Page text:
For the archetypes, the heroes' experience with the circus might be enough on its own to open up these archetypes, or the GM might decide the heroes have to do something in-game. That's why it's in a "toolbox;" it's a tool for the GM to use in the adventure however she sees fit.

The "Uncommon" tag serves a general game marker for "isn't the core assumption for every game." So you can't just hand your copy of The Show Must Go On to your GM in any home game and say "I'm a staff acrobat." But in the Extinction Curse campaign, it's as common as the GM wants to make it and we assume, somehow, the characters can get at it. (Similarly, we put the Uncommon tag on monster, in part, to say "you can't summon these by default.")


I just wanted to put this out there for commentary.

We are still in the middle of Age of Ashes, but our group is already looking forward to Extinction Curse after I described the basic idea of the party being party of a circus.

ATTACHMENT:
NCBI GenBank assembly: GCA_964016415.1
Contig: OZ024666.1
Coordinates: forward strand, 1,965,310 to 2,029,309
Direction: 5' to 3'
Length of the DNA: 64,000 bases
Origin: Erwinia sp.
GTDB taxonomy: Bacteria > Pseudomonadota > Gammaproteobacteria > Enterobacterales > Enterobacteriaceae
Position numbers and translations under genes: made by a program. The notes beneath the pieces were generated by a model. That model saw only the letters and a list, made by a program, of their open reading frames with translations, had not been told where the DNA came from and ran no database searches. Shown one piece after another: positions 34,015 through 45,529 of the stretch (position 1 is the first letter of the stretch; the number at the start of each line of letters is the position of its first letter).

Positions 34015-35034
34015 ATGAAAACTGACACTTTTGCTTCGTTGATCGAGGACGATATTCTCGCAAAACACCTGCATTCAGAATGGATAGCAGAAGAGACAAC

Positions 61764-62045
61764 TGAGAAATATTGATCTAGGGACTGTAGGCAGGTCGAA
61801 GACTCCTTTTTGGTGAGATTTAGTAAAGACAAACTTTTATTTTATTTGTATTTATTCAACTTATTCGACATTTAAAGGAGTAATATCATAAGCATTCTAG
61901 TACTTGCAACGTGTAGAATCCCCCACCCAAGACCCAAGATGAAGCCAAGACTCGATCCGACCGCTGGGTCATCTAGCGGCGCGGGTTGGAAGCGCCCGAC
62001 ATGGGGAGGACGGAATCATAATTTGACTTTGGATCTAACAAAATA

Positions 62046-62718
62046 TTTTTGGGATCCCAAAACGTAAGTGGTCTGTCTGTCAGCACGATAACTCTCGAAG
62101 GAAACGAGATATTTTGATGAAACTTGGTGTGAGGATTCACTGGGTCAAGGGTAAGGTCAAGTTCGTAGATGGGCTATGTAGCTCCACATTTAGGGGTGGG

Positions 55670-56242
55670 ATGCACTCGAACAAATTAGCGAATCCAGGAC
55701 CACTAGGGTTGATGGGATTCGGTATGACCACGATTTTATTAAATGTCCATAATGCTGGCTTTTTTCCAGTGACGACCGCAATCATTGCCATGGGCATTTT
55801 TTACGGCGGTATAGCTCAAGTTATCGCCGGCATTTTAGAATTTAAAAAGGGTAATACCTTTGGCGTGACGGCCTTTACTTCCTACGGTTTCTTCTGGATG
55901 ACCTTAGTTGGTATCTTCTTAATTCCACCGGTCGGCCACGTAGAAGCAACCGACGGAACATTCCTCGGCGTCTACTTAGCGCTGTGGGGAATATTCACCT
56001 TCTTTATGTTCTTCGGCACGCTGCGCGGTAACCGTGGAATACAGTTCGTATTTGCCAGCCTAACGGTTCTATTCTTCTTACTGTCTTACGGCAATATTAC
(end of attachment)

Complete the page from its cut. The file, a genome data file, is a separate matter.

Now, the group is kicking around the idea of fashioning the party and circus after the Carnival of Chaos from the old GW game Mordheim.

The worst thing about this is that I'd really like to play in that....


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Ron Lundeen wrote:
StephenOfOlde wrote:
Super excited to run this AP (my first time running an AP), but I had one thing I was confused by. It was my understanding things tagged "Uncommon" had specific unlock requirements, but I couldn't find anything that said how Players could unlock being able to use the Juggler or Staff Acrobat archetype, or learn the new spells in the volume. Is the unlock requirement just that they're playing this adventure?